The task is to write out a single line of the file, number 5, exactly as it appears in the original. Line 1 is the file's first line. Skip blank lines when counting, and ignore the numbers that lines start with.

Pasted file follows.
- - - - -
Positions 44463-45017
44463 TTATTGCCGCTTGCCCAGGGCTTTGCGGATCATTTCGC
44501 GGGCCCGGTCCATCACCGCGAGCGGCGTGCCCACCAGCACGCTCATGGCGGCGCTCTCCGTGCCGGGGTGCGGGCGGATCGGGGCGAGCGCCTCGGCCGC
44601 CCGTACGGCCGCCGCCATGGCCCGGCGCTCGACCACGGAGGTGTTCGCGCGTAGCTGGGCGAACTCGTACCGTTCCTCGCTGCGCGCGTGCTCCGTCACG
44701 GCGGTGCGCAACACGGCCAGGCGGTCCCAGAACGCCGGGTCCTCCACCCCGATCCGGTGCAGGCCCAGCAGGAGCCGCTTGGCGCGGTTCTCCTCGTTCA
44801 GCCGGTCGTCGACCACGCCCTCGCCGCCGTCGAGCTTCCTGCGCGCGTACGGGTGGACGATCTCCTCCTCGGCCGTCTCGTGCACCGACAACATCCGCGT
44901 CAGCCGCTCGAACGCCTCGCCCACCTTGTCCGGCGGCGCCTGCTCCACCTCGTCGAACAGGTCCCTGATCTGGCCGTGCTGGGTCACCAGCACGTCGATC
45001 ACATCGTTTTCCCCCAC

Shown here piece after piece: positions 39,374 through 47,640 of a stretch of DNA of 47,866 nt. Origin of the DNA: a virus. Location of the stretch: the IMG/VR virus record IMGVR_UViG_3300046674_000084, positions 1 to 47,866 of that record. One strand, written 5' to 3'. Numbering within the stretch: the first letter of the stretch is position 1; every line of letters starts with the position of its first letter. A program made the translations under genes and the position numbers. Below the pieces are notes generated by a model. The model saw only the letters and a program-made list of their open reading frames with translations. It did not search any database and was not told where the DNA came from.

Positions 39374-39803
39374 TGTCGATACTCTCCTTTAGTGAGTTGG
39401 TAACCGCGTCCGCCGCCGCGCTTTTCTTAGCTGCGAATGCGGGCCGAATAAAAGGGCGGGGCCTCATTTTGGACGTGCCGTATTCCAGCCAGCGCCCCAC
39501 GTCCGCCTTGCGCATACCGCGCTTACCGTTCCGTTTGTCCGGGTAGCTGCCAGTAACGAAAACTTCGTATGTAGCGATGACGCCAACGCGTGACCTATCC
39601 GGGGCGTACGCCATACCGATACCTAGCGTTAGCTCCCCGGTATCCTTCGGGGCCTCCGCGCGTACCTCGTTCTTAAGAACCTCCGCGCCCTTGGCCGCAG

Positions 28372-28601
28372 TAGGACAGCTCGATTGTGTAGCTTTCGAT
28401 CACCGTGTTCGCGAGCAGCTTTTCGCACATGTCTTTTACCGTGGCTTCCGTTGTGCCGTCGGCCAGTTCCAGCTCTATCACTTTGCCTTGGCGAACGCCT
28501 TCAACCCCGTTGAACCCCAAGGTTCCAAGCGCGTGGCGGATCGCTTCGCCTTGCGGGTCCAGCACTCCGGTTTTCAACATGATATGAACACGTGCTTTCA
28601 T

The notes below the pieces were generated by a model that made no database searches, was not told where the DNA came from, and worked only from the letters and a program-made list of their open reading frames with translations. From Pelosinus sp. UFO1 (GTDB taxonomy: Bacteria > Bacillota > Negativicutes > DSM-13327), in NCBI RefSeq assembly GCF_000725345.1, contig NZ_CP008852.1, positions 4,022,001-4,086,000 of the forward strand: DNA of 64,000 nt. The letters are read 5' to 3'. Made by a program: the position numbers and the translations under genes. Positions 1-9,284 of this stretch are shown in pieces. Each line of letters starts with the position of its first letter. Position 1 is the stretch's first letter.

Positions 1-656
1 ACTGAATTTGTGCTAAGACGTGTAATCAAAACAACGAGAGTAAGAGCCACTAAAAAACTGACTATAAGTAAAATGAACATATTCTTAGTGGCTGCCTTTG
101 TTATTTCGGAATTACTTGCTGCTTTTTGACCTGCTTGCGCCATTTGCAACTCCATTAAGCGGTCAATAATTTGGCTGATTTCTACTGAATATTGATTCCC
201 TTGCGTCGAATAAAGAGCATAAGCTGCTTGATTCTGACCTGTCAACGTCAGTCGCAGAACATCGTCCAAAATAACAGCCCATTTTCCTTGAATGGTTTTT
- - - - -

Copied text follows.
44701 GCGGTGCGCAACACGGCCAGGCGGTCCCAGAACGCCGGGTCCTCCACCCCGATCCGGTGCAGGCCCAGCAGGAGCCGCTTGGCGCGGTTCTCCTCGTTCA